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About The Omaha guide. (Omaha, Neb.) 1927-19?? | View Entire Issue (May 24, 1947)
* BAR & BLUE ROOM
E. McGILL, Prop.
1423-25 NORTH 24TH ST.
WINE, LIQUORS & CIGARS
Blue Room Open 8 p. m. to 1 a. m.
Open for Private Parties from 2 to 7pa
WE SPECIALIZE IN MIXED DRINKS
Free Delivery from 8 a.m. to i a.m
WE cAtiHY A FULL LINE OF
ENROLL NOW I
Terms Can Be A^anged
2511 North 22nd Street
— JA-3974 —
3 Beautiful 5x7
From Your Negative $1-50
We Make Negative $2.00
Evenings 7:30 - 9:30
Sundays 10 a. m.-3:30 p. m.
TRIANGLE PHOTO SHOP
1608 N. 24th St.
The pastor of St. John’s, Rev. E. B.
Childress on Sunday, May 18, pre
sented the newly created Courtesy
Circle. The following are officers and
members* Anna Jones, president; Es
sie Carter, vice president; Charlie
Glover, secretary; Jessie Turner, as
sistant secretary; Willa Woods, treas
urer; Ada McDaniels, flower com
mittee; Rose Johnson, chairman of so
cial activities. Members: Russell
Reese, L. L. MvVay, Mattie Taylor,
Leona McVay, Deuzora Walton, Bur
tram Kellogg, Rosalind Fisher, Fran
ces Grace, Gertrude Evans, Edgar
United States Children’s consultant,
Miss Evelyn Smith, stated Monday
that only seven hundred illegitimate
Negro babies had been bom to Eng
lish women and Negro soldiers out of
wedlock. Recent London newspapers
stated that 10 thousand such children
were bom in England during the war.
Miss Smith said the number of ille
gitimate Negro children was small
compared with the number fathered
by all American G. I.’s in England.
An estimate of more than two thou
sand includes only children for whom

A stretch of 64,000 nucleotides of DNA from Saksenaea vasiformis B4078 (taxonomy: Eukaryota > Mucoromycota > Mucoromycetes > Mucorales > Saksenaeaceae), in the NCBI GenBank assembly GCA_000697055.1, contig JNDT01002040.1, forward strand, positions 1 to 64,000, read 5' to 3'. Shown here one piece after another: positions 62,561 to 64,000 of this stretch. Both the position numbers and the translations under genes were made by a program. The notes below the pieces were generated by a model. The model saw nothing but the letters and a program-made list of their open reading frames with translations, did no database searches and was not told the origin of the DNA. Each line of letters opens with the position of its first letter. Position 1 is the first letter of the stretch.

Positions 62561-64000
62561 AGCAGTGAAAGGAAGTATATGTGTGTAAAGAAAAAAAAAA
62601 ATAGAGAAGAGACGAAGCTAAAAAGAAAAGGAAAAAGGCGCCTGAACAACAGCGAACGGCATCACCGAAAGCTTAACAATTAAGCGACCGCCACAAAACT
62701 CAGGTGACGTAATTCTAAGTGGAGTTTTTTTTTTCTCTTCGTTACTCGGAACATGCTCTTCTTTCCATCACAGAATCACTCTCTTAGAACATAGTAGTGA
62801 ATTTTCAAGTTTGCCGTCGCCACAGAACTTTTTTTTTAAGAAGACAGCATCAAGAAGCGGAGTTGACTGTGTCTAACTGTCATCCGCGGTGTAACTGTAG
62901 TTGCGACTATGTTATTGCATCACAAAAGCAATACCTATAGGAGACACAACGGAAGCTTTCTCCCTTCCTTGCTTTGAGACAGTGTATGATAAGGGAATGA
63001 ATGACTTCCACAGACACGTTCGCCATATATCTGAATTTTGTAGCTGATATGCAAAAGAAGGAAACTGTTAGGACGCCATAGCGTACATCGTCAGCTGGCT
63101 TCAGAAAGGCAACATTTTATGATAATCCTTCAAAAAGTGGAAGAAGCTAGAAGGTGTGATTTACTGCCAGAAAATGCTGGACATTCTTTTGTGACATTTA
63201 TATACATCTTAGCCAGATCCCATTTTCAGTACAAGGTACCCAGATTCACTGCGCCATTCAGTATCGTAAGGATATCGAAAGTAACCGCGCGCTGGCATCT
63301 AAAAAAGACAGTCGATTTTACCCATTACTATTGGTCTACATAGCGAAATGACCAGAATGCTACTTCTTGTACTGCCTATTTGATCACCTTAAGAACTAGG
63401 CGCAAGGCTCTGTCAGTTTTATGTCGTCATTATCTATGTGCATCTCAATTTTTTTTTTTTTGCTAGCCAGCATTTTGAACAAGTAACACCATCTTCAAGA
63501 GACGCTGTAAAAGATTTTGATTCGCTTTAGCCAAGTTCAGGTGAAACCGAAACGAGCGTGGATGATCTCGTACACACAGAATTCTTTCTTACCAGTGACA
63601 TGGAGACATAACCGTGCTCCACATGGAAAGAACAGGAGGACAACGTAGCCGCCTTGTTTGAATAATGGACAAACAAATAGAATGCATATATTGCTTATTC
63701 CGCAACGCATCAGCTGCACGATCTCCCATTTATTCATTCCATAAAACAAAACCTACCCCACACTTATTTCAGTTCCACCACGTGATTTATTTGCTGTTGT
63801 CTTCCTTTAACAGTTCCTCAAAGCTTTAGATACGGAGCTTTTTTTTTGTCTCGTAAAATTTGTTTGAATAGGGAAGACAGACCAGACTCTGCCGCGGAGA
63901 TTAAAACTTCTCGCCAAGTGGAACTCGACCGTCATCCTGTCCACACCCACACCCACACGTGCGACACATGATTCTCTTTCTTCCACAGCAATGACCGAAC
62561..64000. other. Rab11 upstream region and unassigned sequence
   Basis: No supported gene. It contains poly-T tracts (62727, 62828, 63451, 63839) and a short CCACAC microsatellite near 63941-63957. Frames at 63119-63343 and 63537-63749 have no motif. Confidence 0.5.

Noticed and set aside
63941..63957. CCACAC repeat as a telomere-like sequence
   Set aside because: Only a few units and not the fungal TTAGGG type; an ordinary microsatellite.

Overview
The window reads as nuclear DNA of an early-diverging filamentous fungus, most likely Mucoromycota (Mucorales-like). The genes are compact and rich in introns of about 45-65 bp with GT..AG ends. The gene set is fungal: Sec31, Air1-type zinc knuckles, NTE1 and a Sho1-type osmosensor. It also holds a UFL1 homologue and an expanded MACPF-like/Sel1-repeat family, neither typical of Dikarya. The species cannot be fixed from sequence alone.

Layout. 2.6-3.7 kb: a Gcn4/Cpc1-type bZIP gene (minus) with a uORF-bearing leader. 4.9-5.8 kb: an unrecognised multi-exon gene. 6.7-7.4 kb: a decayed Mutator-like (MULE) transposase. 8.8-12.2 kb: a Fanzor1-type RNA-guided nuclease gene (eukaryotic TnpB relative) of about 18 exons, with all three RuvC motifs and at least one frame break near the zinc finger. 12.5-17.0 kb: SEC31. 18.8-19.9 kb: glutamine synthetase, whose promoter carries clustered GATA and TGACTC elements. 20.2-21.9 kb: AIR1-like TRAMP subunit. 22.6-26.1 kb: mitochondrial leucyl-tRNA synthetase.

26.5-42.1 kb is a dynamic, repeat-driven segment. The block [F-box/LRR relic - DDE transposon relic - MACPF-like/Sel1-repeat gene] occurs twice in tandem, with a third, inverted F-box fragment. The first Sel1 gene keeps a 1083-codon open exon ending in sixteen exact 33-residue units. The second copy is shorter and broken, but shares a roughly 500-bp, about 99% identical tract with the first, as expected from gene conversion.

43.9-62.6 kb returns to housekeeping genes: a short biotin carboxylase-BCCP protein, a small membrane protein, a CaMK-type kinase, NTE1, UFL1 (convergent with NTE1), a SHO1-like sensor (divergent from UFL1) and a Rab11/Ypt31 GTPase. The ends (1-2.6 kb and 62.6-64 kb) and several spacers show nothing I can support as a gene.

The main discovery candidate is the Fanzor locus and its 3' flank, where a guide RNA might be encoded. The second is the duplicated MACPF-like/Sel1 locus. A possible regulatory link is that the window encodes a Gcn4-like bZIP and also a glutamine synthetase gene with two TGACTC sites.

soldiers made allotments.
M. W. Smith
We are approaching Decoration
day, and we should all take time out
to pay tribute to our loved ones. That
have paid the very sacred debt that
we must all pay, sooner or later. We
must pay tribute to that group of sol
diers of the American World Wars I,
II; the Revolutionary War.
They died dn the battlefield. We
should make a sacred pause, and say
a word of prayer, when we are lying
flowers on their graves and hope that
they will be remembered, for we all
must walk the lonesome road home.
We Are Once More
• SEND OR BRING THEM IN
Edholm & Sherman
—LAUNDERERS & DRY CLEANERS
2401 North 24th St. Phone WE-6055
• BARBECUED RIBS &
SOUTHERN FRIED CHICKEN
“Ot/K Chicken Dinners Are
Something to Crow About”
ROBERT JONES, PROPRIETOR
JA. 8946_2722 North 30th St.y
_guttering spouting &
INSTALLATION OF OIL, GAS, COAL, aUo STOKERS
ESTIMATES FREE AT~75l8
•' A TERMS ARRANGED_,
I Bowl lour Cares Away\
2410 Lake St. JA. 9303
OPEN FROM 5 to 1 Week Days
>• » 3 to 1 Sundays
> ^ ROSCOE KNIGHT. Manager.
Prizes Given Away each Saturday flight for Highest
Scores of the Week.
THRIFTY LIQUOR STORE
• WINES, BEER, LIQUORS
“We Appreciate Your Trade”
24th & LAKE " AT* 4248
_ ^ v
t . ^ZZZ "■1 ■
A triangle shoe REPAIR a
• QUALITY MATERIALS,
• GUARANTEED WORKMANSHIP,
• CLEANING & PRESSING,
• HATS CLEANED & BLOCKED.
1608 NORTH 24th ST. _1A-0858
' BUD'S :
7 exaco Service
• GAS and OIL
“We Appreciate Your Trade”
30th & Wirt Sts._AT-9760 .
] > PRESCRIPTIONS
24th & Lake Sts.
Gas on Stomach
Relieved in 5 minutes or
double your money back
When excess stomach acid causes painful, suffocat
ing gas. sour stomach and heartburn, doctors usually
prescribe the fastest-acting medicines knwn for
symptomatic relief—medicines like those in Bell-ans
Tablets. No laxative. BeU-ans brings comfort in •
Jiffy or double your money back on return of bottl»
'o us 25c at all druggists.
, • I :
Says Airs. Ira Wattayna
. ■ :
\> . 2812 North 51st S*. ...
B %kt . : ■
and my Electric Range makes
food 7os/e So AtucA Softer/''
j “I’ve never been known as an outstand
] big cook,” says Mrs. Watteyne. “At
j least, not until I got my electric range!